You’ve finally succeeded in having your home remodeled. Everything looks great, and you can’t wait to enjoy your new home—until you step on a rusty nail. Definitely, only one thing is running on your mind: will you get tetanus?

What Is Tetanus?

Contrary to popular belief, stepping on a rusty nail doesn’t immediately mean you will get tetanus. However, it can still be a cause of concern.

Tetanus is caused by the bacterium Clostridium tetani. It is commonly found in the soil, dust, and even intestines of animals and humans. The most usual places for tetanus-causing cuts are in the garden, on a farm, or in a woodshop. Specific medical procedures have also been known to cause tetanus, especially if performed in non-sterile environments.

The bacterium enters the body via a puncture wound or cut. Then, it releases toxins that severely weaken muscles—especially in the jaw (thus its mouth-locking reputation) and neck—as well as cause fever, sweating, headaches, convulsions, and the characteristic arching of the back seen in severe cases.

The incubation period is usually between two and 21 days, but it can be as short as three days or as long as 30 days.

It is rarely fatal, but about 30 percent die of general tetanus. Among those who recover, some have minor residual problems with their teeth or jaws. Others are left paralyzed. The diagnosis is usually clinical and confirmed by culturing bacteria from a wound.

History

Tetanus has been around for a long time, since the fifth century BC. However, it wasn’t until the 1800s that a more comprehensive study about the bacterium occurred. The discovery of the bacterium and how it affected the body involved injecting animal subjects with the pathogen from a diseased human.

Before vaccines became available, scientists produced anti-toxins using antibodies developed in horses. They then allowed this animal to bleed to collect these antibodies. Some of those who benefited significantly from this medicine were World War I soldiers and healthcare professionals who administered to their needs.

In the United States, about 30 cases of tetanus occur each year, mostly in people over age 30 who have not been vaccinated within the last ten years.

How Can You Avoid Getting Tetanus?

For many, nothing is scarier than dealing with tetanus. But it is manageable, preventable, and treatable as long as you pay attention.

1. Get the Cleaning Crew ASAP

One of the best ways to prevent tetanus is to call a home cleaning service as soon as possible. The workers they send can also quickly sanitize the area and make it safe for you to walk around.

Keep in mind, however, that not all cleaning companies can handle post-construction cleaning. Make sure you ask about their specialties.

2. Get Vaccinated

Don’t wait until your wound starts to fester before you go to the doctor for a tetanus shot. Treatment with an anti-toxin will be much more effective if given soon after exposure. More importantly, it will provide immunity that can protect you from future infections.

You can receive a tetanus vaccine before or after the injury. If it’s pre-exposure prophylaxis, a physician can give it to children below 11 years old in different intervals: two, four, and six months; between 15 and 18 months; and 4 to 6 years old.

Pre-teens, meanwhile, need to receive it when they reach 11 to 12 years old. Those beyond this age can get their shots every ten years.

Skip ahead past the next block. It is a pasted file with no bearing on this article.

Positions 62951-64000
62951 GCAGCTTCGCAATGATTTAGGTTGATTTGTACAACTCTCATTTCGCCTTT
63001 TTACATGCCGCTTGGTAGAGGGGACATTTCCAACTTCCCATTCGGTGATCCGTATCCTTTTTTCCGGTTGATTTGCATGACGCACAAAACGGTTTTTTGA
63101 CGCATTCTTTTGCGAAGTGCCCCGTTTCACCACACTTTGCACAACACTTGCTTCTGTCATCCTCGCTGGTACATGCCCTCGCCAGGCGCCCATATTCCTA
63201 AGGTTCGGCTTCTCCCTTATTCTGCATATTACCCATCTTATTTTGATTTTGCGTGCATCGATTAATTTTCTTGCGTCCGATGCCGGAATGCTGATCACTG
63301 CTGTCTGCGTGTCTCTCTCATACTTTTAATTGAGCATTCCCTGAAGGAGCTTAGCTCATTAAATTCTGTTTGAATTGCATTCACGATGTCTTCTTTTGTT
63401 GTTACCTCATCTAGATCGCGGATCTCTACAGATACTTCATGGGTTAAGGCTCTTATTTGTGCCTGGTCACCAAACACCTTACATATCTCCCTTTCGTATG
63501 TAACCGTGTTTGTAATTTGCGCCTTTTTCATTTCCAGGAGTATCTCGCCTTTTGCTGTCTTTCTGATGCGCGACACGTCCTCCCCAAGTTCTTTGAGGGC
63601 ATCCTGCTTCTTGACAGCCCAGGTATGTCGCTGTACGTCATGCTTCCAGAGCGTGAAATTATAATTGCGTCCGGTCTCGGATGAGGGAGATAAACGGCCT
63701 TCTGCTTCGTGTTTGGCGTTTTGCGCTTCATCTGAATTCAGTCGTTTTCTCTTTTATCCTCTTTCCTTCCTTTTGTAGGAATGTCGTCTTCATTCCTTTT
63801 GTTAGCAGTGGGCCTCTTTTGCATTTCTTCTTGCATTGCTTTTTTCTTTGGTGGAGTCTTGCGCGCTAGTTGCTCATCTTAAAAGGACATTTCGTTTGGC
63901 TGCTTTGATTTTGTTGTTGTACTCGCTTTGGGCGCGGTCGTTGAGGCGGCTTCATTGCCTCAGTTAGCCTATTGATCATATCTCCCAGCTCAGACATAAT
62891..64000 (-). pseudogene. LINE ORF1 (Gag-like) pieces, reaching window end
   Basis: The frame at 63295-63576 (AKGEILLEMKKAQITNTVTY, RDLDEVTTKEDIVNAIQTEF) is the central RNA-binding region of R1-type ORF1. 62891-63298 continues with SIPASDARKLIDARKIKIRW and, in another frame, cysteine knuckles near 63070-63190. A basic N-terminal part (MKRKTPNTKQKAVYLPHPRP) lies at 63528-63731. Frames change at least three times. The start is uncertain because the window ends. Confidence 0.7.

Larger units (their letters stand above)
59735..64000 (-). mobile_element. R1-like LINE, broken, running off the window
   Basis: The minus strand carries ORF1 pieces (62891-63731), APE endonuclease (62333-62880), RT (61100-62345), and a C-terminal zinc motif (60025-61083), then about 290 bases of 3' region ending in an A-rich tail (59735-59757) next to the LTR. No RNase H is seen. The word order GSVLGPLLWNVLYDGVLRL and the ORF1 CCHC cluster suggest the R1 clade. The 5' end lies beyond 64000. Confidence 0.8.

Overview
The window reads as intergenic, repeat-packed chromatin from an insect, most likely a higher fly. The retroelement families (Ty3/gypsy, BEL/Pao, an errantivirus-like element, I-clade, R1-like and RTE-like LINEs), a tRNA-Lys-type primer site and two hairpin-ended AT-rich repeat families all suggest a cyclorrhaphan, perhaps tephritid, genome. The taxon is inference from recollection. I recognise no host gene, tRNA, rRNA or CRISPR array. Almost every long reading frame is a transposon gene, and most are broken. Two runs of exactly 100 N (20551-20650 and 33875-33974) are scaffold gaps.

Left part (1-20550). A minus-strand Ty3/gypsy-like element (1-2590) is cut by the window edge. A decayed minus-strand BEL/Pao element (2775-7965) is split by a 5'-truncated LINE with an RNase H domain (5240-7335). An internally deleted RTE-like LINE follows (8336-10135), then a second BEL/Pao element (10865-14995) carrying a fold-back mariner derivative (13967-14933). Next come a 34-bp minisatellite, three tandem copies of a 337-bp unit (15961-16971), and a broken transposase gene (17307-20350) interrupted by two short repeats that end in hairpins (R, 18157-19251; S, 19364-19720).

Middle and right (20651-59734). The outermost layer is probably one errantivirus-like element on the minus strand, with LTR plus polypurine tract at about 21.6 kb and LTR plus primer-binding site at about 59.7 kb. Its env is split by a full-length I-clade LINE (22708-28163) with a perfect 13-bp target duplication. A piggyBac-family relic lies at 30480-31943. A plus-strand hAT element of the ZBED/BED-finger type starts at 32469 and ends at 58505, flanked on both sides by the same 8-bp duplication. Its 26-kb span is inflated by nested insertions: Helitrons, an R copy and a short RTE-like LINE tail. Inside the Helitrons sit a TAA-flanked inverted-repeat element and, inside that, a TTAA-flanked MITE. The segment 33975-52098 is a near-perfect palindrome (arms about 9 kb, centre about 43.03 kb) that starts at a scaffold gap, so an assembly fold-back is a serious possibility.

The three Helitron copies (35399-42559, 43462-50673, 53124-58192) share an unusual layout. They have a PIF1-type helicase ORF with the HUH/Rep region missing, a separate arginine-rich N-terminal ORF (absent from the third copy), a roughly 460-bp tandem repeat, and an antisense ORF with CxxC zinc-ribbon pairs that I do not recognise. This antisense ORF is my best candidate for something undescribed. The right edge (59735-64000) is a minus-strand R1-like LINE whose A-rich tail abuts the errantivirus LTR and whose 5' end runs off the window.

If it is post-exposure prophylaxis, the doctor should be able to administer the vaccine within 24 hours after the incident. Otherwise, the patient must receive it within 21 days, which is equivalent to the bacterium’s incubation period.

3. Clean the Wound

wound

Do not ignore the wound. Even if you don’t get tetanus, other pathogens can still enter the body, causing an infection. If you stepped on a nail, clean the puncture immediately:

  • Remove any debris in the wound with tweezers.
  • Douse the wound in an antibacterial cleanser or solution, such as diluted iodine.
  • Wash your hands thoroughly before and after cleaning the injury.
  • Apply antibiotic cream to minimize the risk of infection.
  • Cover the wound.
  • Change the dressing regularly.

Note: Even if you clean the wound religiously, infections can still occur. Watch out for signs like redness, swelling, pain, and drainage.

4. Get Treatment ASAP

Tetanus is a medical emergency that requires immediate treatment. With prompt care, the death rate can be as low as three percent, but it can reach up to 60 percent if untreated. Some of the treatments may include:

  • Anti-toxin: Blocks the effects of the infection.
  • Antibiotics: Prevents more damage from the toxin and reduces the risk of another infection.
  • Wound care: If a deep wound, surgery may be required to remove dead tissue. Bone or muscle can also be damaged by tetanus, so physical therapy might be part of the recovery process.

5. Practice Good Hygiene

Practicing good hygiene can significantly minimize the odds of developing an infection, such as tetanus. Wash your hands with soap and water frequently, especially after touching or handling the wound, as well as before eating or preparing food.

Keep nails clean and short since germs can enter the body through hangnails and cuts. Do not use dirty or shared razors.

Tetanus is a serious but rare illness. However, you can prevent it by staying up-to-date on your vaccines, practicing good hygiene, and maintaining first aid skills. You can also lower your risk of contracting tetanus with proper wound management and cleaning after an injury.

 

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